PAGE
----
Scene #1: Times Square Battle
Director Marc Webb revealed that this scene occurs after graduation, when Peter and Gwen have not seen each other for a year (they’ve tried to honor Gwen’s dad’s wishes, or something). After Gwen calls, Peter meets her in the city and though the pair discuss trying to be friends, the sparks are clearly still there (it gets real adorable). Suddenly, Gwen drops the bomb that she’s possibly moving to Europe. Peter is left speechless (for once), saved only by the fact that his Spidey-sense starts tingling.
Cut to Max Dillon, now Electro, stumbling down a street of cars, slowly learning his new powers as he absorbs electrical charge from headlights and such. When Electro gets to Times Square, all hell breaks loose with the police. But the cops are no match for Electro’s godlike energy powers; thankfully, Spider-Man is in the neighborhood.
Amazing Spider-Man 2 really begins to impress in this battle between Spidey and Electro. It’s just impressive stuff visually, conceptually, and Jamie Foxx knows how to portray a compelling villain. Electro’s sight allows him to see in “electric current vision,” and the filmmakers make smart (and pretty accurate) use of physics to show just how dangerous a guy made of electricity would be when it comes to conducting lethal amounts of electricity through rails, metal grates or… webs.
Juxtaposed to “Electro-vision” is Spider-Man’s new spider-sense, which is basically bullet-time. True to the comics, Peter’s big brain is forced to come up with some impossible tactics and feats on-the-fly to keep dozens of people from getting zapped – and though it can seem like a watching turn-based RGP battles at some points, it’s generally a very clever realization of Spider-Man’s powers.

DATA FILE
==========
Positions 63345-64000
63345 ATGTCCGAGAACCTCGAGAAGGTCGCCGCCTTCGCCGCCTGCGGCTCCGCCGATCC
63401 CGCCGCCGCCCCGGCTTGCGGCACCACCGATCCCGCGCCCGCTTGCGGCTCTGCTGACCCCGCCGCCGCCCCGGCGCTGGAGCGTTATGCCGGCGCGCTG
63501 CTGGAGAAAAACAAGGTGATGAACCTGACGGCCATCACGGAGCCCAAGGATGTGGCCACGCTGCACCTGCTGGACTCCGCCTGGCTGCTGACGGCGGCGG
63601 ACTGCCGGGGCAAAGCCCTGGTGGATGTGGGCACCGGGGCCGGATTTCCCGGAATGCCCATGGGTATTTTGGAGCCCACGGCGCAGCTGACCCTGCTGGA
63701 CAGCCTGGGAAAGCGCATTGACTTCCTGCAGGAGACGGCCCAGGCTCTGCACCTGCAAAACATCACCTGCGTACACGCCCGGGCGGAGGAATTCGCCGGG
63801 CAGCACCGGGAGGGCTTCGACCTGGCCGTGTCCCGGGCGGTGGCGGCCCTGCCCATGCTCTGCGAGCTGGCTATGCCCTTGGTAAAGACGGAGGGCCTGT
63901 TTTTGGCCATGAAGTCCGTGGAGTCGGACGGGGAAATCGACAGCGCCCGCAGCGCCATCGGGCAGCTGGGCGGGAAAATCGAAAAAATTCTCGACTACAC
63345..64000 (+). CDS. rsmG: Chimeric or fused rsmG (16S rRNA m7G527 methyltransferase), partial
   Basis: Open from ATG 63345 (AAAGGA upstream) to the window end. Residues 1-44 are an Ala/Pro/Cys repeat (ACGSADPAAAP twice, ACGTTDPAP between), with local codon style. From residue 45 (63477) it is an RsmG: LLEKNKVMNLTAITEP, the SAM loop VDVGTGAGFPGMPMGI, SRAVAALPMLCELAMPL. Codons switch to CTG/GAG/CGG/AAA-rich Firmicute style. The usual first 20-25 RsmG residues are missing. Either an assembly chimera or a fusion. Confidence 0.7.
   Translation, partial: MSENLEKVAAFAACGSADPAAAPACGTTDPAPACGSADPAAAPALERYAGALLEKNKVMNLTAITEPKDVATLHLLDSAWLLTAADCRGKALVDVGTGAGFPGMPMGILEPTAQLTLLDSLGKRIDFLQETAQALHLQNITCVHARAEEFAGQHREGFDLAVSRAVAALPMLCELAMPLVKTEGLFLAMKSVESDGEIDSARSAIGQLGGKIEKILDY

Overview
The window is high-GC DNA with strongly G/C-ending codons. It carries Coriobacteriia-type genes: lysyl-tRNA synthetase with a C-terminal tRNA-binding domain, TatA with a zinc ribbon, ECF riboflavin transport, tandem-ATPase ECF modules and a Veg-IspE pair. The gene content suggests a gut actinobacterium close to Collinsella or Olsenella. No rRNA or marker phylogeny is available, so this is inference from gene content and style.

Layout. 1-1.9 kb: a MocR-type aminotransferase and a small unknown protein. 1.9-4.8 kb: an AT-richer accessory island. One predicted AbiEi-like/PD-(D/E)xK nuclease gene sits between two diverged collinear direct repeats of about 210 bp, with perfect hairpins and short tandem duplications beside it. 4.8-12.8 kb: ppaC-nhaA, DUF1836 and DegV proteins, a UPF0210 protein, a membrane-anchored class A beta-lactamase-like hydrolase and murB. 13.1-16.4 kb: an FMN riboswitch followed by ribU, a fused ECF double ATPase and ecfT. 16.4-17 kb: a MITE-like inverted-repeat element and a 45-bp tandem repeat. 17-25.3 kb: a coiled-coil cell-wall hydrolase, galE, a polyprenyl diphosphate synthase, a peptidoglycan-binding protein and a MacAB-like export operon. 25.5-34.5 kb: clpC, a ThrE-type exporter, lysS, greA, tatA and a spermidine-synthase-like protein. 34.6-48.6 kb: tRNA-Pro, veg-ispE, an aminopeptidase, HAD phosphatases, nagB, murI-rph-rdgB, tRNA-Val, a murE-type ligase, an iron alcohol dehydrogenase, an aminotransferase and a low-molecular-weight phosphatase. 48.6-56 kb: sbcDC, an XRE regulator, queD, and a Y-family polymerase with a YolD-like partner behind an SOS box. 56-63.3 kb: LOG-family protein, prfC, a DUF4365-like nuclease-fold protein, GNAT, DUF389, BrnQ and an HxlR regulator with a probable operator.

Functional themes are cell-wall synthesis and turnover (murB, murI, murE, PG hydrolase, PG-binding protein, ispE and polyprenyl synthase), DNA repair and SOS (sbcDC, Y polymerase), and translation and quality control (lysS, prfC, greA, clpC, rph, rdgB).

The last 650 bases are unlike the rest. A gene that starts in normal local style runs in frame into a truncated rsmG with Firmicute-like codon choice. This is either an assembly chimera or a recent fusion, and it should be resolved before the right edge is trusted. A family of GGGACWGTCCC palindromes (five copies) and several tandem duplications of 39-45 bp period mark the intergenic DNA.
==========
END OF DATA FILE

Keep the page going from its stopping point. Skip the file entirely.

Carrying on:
The combination of Electro physics and Spidey’s senses and abilities makes the fight sequence something more compelling than normal choreography and loud explosions (although there ARE some pretty impressive explosions, as well). Ultimately, Spidey brings down Electro with help from the FDNY and a fire hose, and in the midst of the rubble that was Times Square, he and Gwen must face one another, and acknowledge the massive dilemma they’re facing.
Scene #2: Harry Osborn’s Plan
In the more revealing segment screened, we finally get a real look at the deeper character of Harry Osborn in this version of the Spider-Man movie universe. In the scene, Dane DeHaan’s face looks like he’s already been through a losing battle with Spider-Man as the Green Goblin; the scene opens with the erratic young man breaking into Electro’s stasis chamber within what is presumably The Ravencroft Institute (a super criminal jail).